Cover image for John Rawls
Title:
John Rawls
Author:
Audard, Catherine.
ISBN:
844650502 (hbk)

9781844650507

9781844650514
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Publication Information:
Stocksfield: : Acumen ,
Physical Description:
viii, 328 p. ; 22 cm.
Series:
Philosophy now
Series Title:
Philosophy now
Personal Subject:
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Book BILKUTUP0307480 JC251.R32 A93 2007 Central Campus Library
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Summary

Summary

John Rawls (1921-2002) is one of the most influential thinkers of the twentieth century. Contemporary political philosophy has been reshaped by his seminal ideas and most current work in the discipline is a response to them. This book introduces his central ideas and examines their contribution to contemporary political thought. In the first part of the book Catherine Audard focuses on Rawls' conception of political and social justice and its justification as presented in his groundbreaking A Theory of Justice. This includes sustained examination of Rawls' moral philosophy and its core thesis, the primacy of justice, the complex relation between Rawls' views and utilitarianism, and his most famous concept, the Original Position Device. In the second half of the book, Audard explores Rawls' more practical concerns for stability and political consensus, citizenship and international justice, and shows the continuity between these concerns and his earlier work. Throughout, Audard contextualizes Rawls' ideas by giving a sense of their historical development, which underlines the intellectual cohesion of his thought. The move between ethics and politics so characteristic of Rawls' work, and which makes for the richness of his philosophy, is shown to also create for it significant problems. John Rawls combines clear exposition with insightful analysis and provides an interpretative and critical framework that will help shape ongoing debates surrounding Rawls' work.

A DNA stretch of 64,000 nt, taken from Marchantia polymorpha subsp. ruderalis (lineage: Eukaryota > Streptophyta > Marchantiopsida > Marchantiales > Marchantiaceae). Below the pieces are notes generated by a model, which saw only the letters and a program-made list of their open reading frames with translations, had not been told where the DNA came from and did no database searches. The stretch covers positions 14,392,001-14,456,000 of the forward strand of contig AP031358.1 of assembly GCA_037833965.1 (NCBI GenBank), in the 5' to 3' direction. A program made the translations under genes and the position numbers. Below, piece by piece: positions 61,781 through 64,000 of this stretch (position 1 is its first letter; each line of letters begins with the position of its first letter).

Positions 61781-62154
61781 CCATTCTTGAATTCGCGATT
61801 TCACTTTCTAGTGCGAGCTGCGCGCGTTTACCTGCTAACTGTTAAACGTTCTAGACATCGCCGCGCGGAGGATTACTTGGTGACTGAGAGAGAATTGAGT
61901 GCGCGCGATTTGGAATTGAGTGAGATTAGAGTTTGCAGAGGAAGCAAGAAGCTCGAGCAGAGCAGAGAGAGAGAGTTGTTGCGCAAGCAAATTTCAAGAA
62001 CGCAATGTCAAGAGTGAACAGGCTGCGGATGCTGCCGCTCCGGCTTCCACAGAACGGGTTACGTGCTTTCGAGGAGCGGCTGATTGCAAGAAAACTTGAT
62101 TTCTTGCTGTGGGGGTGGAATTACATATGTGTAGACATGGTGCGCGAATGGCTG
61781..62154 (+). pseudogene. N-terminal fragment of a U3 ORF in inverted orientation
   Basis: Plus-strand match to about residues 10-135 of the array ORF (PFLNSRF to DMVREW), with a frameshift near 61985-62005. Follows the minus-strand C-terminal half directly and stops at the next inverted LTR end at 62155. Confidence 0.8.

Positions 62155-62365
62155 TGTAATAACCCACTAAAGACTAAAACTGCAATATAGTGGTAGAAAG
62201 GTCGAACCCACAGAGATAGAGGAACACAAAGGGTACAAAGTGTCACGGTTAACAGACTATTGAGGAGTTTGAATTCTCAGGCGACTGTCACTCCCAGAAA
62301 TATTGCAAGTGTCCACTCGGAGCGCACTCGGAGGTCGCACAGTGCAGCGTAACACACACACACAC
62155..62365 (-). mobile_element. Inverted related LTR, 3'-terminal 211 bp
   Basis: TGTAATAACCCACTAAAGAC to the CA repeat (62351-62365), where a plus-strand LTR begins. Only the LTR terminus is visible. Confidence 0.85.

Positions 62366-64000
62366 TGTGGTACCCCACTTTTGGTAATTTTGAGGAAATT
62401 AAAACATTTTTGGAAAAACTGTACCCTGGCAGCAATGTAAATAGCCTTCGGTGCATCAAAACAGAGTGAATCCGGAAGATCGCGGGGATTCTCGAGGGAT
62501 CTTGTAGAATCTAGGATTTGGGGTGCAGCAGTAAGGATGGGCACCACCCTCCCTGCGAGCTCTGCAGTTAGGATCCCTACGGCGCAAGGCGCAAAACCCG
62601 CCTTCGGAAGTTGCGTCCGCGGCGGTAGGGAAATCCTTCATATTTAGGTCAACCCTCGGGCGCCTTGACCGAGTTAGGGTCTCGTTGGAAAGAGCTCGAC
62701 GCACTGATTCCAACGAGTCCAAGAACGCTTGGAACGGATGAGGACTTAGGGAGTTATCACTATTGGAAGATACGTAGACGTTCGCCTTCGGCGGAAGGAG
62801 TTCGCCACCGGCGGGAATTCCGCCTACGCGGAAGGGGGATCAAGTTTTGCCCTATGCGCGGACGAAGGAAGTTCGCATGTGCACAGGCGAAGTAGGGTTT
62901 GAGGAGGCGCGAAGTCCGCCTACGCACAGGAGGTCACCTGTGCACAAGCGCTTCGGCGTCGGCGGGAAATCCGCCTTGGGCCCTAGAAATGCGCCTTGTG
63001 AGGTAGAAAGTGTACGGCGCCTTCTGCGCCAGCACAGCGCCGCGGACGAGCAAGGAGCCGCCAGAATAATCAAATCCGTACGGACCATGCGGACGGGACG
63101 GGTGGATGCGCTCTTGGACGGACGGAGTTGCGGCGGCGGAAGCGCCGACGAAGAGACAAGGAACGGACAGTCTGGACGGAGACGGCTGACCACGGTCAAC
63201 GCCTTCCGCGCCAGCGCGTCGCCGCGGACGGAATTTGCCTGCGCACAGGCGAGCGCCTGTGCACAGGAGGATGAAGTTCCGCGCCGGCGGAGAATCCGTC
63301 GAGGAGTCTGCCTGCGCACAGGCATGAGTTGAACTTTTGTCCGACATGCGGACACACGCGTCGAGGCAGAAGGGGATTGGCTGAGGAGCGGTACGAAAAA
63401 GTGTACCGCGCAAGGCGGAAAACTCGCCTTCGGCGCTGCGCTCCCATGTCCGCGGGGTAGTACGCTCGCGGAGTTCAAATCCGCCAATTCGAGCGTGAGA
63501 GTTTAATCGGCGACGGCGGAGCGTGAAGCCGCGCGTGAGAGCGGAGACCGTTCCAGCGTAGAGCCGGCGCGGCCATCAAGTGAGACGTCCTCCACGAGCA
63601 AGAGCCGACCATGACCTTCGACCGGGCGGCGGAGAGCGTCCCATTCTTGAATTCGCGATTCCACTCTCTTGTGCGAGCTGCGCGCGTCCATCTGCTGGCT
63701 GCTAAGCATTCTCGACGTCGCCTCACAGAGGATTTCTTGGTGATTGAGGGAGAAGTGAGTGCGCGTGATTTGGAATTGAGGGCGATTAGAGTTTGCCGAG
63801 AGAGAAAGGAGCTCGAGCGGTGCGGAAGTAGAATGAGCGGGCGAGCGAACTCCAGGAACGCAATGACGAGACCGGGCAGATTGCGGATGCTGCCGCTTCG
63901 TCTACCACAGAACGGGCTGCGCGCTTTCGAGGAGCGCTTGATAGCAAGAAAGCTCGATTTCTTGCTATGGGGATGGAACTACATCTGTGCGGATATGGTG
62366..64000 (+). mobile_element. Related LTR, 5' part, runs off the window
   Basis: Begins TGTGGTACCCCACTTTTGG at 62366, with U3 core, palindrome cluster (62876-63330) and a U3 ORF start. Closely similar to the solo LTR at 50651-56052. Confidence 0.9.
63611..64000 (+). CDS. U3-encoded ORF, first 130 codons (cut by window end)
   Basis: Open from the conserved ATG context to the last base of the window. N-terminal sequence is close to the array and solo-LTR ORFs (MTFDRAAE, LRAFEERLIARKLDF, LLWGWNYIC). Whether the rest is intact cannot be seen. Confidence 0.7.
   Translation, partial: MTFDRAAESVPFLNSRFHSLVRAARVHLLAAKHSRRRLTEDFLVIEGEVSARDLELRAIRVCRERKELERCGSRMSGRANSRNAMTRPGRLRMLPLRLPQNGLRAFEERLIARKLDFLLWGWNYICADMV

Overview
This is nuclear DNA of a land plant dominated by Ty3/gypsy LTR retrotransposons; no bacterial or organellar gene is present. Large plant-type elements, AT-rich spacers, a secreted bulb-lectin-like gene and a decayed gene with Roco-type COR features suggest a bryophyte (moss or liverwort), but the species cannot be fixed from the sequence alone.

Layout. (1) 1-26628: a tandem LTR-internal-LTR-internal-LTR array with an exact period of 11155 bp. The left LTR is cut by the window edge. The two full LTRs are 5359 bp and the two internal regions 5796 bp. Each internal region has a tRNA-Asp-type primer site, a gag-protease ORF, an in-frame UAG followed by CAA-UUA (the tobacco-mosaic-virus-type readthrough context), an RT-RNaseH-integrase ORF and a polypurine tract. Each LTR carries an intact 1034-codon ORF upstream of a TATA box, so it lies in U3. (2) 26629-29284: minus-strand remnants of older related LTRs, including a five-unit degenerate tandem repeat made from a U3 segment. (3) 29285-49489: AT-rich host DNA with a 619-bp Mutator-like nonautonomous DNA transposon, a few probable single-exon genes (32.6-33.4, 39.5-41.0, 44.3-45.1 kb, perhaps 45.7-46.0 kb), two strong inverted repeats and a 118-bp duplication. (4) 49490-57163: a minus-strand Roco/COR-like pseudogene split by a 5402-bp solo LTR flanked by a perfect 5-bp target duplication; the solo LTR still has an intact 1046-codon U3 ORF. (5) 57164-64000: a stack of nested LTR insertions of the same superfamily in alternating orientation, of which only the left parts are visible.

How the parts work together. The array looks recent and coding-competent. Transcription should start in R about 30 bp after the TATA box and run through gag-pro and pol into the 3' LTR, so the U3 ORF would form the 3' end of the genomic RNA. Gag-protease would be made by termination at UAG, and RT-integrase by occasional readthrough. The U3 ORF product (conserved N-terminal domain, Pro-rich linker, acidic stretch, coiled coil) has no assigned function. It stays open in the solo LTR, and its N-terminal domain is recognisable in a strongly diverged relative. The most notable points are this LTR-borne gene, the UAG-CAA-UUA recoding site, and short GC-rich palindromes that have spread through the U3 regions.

Table of Contents

Acknowledgementsp. vii
Abbreviationsp. viii
Introductionp. 1
1 The primacy of justicep. 25
2 Constructing the principles of justicep. 79
3 Defending democratic equality: The argument from the Original Positionp. 123
4 Pluralism and political consensus: The argument for political liberalismp. 175
5 A reasonable law of peoples for a real worldp. 229
Conclusion: Beyond liberalismp. 275
Bibliographyp. 313
Indexp. 320